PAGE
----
Today, several bishops of the Church of England have received threats, ranging from people threatening to leave the Church to death threats, for criticising the government. Including quite literally at least one member of the House of Lords being told to stay out of politics, or it will be the death of you.

If you feel so strongly that the Church should remain quiet, then please do go ahead and leave. It is a free world, and we are not a private members’ club.


We were explicitly told not to travel to quieter parts of the country to self-isolate, in case, should we become ill, we place an additional burden on local hospitals.

By his own account, Dominic Cummings’ London-based family had to draw upon the resources of a Durham hospital.

The government are mocking the people.

The Conservative Party has a very large majority in parliament. We need to see a very, very significant back bench rebellion. Public silence speaks to the character of every MP.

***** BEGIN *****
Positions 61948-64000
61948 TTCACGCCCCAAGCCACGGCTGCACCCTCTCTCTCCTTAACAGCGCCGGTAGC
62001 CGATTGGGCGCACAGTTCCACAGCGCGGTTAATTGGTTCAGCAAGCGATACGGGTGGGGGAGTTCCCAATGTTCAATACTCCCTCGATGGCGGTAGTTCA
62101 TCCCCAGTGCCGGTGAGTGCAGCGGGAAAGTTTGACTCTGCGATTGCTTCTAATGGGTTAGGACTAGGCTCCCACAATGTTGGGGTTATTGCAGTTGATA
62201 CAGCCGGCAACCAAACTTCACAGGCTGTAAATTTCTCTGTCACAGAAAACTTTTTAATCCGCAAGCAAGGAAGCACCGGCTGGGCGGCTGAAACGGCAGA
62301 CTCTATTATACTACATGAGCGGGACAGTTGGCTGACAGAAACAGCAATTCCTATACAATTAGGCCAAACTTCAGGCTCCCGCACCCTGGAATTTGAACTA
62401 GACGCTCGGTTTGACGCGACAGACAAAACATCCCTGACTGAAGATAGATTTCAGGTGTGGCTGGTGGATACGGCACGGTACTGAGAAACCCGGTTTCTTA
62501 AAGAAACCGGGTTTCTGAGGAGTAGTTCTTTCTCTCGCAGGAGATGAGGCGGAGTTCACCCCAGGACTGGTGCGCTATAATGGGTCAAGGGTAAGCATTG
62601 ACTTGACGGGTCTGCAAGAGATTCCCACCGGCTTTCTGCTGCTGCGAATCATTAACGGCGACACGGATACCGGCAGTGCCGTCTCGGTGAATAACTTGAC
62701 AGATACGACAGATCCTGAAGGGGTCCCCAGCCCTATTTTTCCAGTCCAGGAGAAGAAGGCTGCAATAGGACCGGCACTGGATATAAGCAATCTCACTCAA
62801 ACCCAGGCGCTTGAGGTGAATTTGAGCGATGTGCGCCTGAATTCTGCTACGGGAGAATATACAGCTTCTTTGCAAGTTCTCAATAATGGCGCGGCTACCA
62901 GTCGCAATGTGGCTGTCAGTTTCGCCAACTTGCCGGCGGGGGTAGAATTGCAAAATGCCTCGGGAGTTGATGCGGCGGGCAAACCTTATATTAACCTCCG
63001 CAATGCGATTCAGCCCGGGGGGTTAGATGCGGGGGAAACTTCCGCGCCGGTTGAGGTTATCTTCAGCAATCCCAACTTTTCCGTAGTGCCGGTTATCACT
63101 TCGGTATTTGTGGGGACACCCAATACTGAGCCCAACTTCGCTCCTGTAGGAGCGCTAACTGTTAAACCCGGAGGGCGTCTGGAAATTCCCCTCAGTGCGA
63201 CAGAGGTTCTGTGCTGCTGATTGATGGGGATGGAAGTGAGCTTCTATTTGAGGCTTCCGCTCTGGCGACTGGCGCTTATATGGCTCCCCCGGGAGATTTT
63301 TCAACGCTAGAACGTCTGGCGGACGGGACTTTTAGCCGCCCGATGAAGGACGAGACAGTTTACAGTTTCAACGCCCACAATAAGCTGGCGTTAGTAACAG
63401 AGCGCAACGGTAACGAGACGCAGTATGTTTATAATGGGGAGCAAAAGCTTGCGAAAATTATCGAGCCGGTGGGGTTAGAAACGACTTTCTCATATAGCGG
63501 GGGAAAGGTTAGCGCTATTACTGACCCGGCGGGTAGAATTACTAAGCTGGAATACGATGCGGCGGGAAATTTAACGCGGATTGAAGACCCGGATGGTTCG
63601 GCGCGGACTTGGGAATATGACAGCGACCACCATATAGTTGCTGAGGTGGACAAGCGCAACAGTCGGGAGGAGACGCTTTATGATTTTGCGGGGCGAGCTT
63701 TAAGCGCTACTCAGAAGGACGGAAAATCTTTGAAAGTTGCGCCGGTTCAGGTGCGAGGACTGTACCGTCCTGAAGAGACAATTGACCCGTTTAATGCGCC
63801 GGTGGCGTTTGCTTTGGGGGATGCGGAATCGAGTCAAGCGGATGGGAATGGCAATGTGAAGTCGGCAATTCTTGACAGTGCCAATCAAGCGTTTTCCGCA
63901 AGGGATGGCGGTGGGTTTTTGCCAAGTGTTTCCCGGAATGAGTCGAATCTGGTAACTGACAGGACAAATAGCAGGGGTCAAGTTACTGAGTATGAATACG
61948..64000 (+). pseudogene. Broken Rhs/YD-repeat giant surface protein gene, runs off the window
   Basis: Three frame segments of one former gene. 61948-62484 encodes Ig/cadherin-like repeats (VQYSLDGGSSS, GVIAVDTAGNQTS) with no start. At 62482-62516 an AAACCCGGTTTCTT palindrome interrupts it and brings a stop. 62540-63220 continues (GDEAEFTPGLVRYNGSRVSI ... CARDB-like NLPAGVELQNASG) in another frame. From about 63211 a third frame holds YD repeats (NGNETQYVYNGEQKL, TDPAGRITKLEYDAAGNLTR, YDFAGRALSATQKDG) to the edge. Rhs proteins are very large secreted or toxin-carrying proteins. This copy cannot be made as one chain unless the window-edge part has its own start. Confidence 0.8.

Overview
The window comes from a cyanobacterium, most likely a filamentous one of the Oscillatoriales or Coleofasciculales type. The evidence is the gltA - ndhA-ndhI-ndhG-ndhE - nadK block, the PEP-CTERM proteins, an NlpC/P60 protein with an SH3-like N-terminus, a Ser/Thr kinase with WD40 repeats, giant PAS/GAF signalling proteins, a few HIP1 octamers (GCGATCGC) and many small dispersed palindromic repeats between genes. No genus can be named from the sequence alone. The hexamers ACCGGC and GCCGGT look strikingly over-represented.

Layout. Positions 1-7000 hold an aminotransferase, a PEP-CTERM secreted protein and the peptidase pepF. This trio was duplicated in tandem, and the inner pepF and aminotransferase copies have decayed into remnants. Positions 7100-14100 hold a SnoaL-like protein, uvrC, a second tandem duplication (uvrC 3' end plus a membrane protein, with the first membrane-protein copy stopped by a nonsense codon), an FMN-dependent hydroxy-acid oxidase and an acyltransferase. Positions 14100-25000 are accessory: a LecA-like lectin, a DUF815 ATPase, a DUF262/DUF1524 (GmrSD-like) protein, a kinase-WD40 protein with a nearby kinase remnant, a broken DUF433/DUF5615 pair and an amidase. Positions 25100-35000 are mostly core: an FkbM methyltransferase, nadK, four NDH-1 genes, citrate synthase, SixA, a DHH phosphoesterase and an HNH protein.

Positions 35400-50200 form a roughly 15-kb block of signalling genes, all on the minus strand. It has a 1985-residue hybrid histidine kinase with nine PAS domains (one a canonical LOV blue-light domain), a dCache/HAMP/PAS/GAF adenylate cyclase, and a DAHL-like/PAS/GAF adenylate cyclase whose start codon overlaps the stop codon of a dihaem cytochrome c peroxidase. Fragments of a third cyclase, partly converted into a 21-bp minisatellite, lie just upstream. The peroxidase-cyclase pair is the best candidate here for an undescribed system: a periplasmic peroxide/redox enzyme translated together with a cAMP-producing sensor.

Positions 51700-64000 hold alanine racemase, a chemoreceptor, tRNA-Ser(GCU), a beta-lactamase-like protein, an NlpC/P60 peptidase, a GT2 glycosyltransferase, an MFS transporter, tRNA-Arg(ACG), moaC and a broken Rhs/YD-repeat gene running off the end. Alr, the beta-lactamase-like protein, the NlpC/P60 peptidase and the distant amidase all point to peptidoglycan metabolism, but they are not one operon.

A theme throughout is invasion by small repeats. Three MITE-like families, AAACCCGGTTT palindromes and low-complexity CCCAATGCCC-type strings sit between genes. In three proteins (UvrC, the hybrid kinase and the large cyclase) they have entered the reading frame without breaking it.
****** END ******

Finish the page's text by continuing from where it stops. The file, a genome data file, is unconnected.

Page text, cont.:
So far we have heard a few brave voices. This morning, a junior Minister has resigned his post in protest. May this be the beginning.

In the light of the Dominic Cummings affair, I want to reflect on Jesus’ instruction that whoever is without sin cast the first stone (John chapter 8).

The first thing that I note is that Jesus was responding to a group of powerful men who were calling for someone to be put to death. To my knowledge, no representative of the Church of England has suggested, on or off the record, that Dominic Cummings be killed for what he has done; but that he be removed from his post. I am, however, aware that several Church of England bishops have received death threats for speaking out against the government; which is a consequence of the populism Dominic Cummings has carefully cultivated.

The second thing I note is that Jesus fronts down a group of powerful men who have broken both the letter and the spirit of the law.